And still, Scripture over and over uses the language of “believe and repent, and be baptized.”

Believe first.

Then be baptized.

And that’s all.

Intermediary / Intercessor vs. Direct Access; Holiness of Men

We do not agree with the Catholics’ emphasis on praying to various Saints, and of course (especially) to the Virgin Mary.

It is our belief that, while holy and wonderful people, all of them were… well… people. Just men and women. Even Mary.

Although we study and learn about certain “heroes of the faith” – including Mary, and many of the other Catholic Saints, I’m sure – we would never consider praying to any of them.

Jesus is my personal Lord and Savior. Scripture even refers to Him as our Intercessor – our High Priest. We can also pray directly to the Father, as the Lord’s Prayer clearly demonstrates.

So why do I need to pray to some guy, to pray to the Lord for me?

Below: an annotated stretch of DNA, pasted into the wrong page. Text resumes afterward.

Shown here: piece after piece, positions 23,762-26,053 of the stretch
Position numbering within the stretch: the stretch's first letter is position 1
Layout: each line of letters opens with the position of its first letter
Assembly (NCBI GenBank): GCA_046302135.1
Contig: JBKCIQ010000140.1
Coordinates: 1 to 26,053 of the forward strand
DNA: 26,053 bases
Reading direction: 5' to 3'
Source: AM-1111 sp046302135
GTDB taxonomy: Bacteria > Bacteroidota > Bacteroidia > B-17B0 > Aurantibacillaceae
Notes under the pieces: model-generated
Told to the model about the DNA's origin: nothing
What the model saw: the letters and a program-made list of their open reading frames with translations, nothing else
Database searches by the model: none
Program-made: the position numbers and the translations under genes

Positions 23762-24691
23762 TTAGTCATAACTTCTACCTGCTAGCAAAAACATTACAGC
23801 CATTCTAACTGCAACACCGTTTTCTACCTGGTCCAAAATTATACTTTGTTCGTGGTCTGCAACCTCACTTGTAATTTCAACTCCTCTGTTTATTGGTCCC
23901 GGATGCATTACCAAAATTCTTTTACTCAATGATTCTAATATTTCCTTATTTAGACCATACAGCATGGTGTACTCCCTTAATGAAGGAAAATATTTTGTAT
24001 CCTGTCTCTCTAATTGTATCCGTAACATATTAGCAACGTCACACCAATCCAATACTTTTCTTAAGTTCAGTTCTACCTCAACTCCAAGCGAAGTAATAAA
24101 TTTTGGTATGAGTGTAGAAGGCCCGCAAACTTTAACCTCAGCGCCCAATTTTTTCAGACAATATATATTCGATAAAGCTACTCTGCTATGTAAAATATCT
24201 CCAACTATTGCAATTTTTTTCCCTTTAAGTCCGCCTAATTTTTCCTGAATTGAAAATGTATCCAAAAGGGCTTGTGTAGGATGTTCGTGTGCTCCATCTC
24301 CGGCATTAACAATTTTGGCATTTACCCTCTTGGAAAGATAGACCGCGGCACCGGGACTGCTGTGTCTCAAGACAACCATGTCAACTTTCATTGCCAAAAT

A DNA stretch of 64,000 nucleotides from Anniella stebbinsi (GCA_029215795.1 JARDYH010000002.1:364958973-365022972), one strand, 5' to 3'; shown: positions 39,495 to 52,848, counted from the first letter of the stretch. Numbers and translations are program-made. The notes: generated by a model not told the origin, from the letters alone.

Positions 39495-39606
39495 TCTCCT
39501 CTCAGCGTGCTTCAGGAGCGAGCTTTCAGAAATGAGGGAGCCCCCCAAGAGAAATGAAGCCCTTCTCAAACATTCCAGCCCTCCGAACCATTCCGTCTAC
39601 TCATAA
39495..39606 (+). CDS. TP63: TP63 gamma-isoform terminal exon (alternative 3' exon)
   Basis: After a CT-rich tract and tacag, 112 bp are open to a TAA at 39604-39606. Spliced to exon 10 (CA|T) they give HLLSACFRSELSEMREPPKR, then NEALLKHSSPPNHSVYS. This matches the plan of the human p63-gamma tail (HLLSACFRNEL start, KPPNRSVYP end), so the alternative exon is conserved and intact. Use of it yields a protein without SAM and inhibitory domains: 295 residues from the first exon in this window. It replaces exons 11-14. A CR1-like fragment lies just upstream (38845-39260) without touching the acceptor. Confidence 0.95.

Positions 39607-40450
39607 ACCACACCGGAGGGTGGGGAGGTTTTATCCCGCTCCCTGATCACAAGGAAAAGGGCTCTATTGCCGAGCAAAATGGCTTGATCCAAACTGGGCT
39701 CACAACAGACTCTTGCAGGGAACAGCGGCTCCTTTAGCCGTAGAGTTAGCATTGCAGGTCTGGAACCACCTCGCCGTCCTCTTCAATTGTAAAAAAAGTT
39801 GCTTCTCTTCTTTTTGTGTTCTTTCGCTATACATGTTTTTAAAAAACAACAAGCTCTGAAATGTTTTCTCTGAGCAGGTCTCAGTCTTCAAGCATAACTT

In my experience there is a wide range of Catholic belief and experience in regard to the “personal relationship” aspect. Some Catholics feel, believe, and pray just as your typical Evangelical. But others seem to be caught up in ritual prayers, ritual celebrations, and almost a doctrine of works (although I’m not going to “go there”, since it is not doctrine, this is definitely an issue for many people).

(I adore the scene in We Were Soldiers, when the Catholic Mel Gibson character is saying rote prayers with his children, and the little girl says she wants to “pray to Mommy’s [Protestant] God” so that she can say what she feels.)

The Divinity or Divine Appointment or Divine Connection of the Pope

I’m not sure precisely how most Catholics view the Pope, but this is many degrees removed from anything I could agree with.

Jesus is the head of the Church, and all men are just men. I do not believe – do not see any evidence in Scripture to support the idea – that God reveals His plan to one man and one man only, for dissemination through a Papal Decree.

Although Jesus said he would “build His church upon the Rock (Peter)”, I think you would be hard-pressed to trace the Pope’s current level of power, authority, and ascribed infallibility back to that.

Confession and Penance